Short-Term Overeating Has Lasting Impact

Study Shows Long-Term Weight Gain Can Result From Just 1 Month of Overeating

Reviewed by Laura J. Martin, MD on August 25, 2010
From the WebMD Archives

Aug. 25, 2010 -- Overeating even for short periods of time appears to have long-term effects, according to a new study that lends some scientific oomph to the old saying about "a moment on the lips, forever on the hips."

''Our study suggests that a short period of hyper-alimentation [overeating] can have later long-term effects by increasing body weight and fat mass in normal-weight individuals," says researcher Asa Ernersson, a PhD student at Linkoping University in Sweden.

The study results aren't surprising, according to two experts who reviewed the findings for WebMD, and lend credibility to long-standing messages about moderation.

The study is published in Nutrition & Metabolism.

Effects of Overeating: Study Details

Ernersson tracked 18 men and women, average age 26, who increased their energy intake by about 70% and capped their physical activity at no more than 5,000 steps a day (roughly 2.5 miles) for four weeks.

''The participants' daily energy intake before the study was on average about 2,270 calories per day and during the intervention they increased their daily energy intake by an average of 70% compared to before the intervention," Ernersson tells WebMD.

That translates to nearly 4,000 calories a day.

The diet was not healthy. "During the intervention the diet was mainly from fast foods, [such] as hamburger, pizza and french fries," Ernersson says.

Ernersson evaluated weight, body mass index, and other data at the start of the study, after the four-week eating binge, again six and 12 months later, and two and a half years later. He compared the feasting group with another group of 18 (average age 25) who didn't feast or have a cap on their physical activity.

The results:

  • The feasting group gained an average of 14 pounds after their one-month binge, while body weight overall in the comparison group stayed the same.
  • At six months, the feasting participants had lost about 50% of the weight gain but still had higher body weight than they did at the study start. Five participants had returned to nearly the weight they had at the start.
  • At 12 months, the overall weight of the feasting group was still higher than at the study start.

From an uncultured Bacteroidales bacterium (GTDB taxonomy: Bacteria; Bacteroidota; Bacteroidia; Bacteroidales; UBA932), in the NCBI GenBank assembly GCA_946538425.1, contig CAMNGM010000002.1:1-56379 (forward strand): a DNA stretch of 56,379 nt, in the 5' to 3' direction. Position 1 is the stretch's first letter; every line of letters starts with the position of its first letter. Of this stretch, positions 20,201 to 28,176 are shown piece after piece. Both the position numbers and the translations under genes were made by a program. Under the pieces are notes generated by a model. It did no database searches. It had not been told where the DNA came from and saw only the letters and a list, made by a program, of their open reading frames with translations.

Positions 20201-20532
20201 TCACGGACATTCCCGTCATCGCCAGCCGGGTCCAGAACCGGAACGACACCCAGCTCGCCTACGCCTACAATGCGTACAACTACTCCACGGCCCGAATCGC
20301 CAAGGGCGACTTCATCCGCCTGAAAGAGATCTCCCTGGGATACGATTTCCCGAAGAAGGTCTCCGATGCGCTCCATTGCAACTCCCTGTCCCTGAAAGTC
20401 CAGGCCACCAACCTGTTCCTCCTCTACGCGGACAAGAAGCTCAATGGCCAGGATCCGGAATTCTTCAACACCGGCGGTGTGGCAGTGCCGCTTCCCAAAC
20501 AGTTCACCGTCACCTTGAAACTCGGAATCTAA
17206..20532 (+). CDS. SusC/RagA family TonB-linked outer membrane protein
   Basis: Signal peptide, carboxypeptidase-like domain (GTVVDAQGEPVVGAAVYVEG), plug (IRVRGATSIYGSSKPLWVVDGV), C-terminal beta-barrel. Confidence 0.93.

• At 2.5 years, the weight of the comparison group was the same overall, but those in the feasting group had a further rise. The average weight at study start -- 149 pounds -- had risen to an average of 160 pounds.
  • Fat mass also increased in those who feasted -- from 20% of total body weight to nearly 24% after one month. At 12 months, it went down to 22.6%, but was still higher than at the study start

The change in fat mass was larger than expected, according to Ernersson. "Based on this, it can be recommended to avoid very high food intake that might occur during shorter periods," Ernersson says. The researcher concedes that the study has limitations and that the findings need to be confirmed in future research.

Overeat Now, Pay Later: Other Opinions

The study findings add credibility to what nutrition experts have told us for years about moderation, says Alice Lichtenstein, DSc, the Gershoff Professor of Nutrition Science and Policy at the Friedman School at Tufts University, Boston.

"Given what we currently know, I think the best advice we can give people is to moderate food intake and physical activity to achieve and maintain a healthy body weight," she says.

''Although there are times when overindulgence is difficult to avoid, for example, Thanksgiving Day, it is important to not turn that event into Thanksgiving weekend."

Another interesting finding of the study, says Joan Salge Blake, RD, a professor of nutrition at Boston University, is that the feasting seems to have affected some more than others. "It sounds like some could get back to their previous weight," she says. But some were not able to.

The take-home message is clearly not to overeat in the first place, says Blake, who is also a spokeswoman for the American Dietetic Association. "Once you gain it, it is very challenging to take it off.'' Prevention of weight gain is the best strategy, she says.

Lichtenstein can't help but wonder what might happen if researchers looked at the opposite situation: short-term undereating coupled with increased physical activity, and what effect that might have on body composition long-term.

Show Sources


Asa Ernersson, PhD student, Linkoping University, Sweden.

Ernersson, A. Nutrition & Metabolism, Aug. 25, 2010.

Joan Salge Blake, RD, professor of nutrition, Boston University; spokeswoman, American Dietetic Association.

Alice H. Lichtenstein, DSc, Gershoff Professor of Nutrition Science and Policy, Friedman School, Tufts University, Boston.

© 2010 WebMD, LLC. All rights reserved. View privacy policy and trust info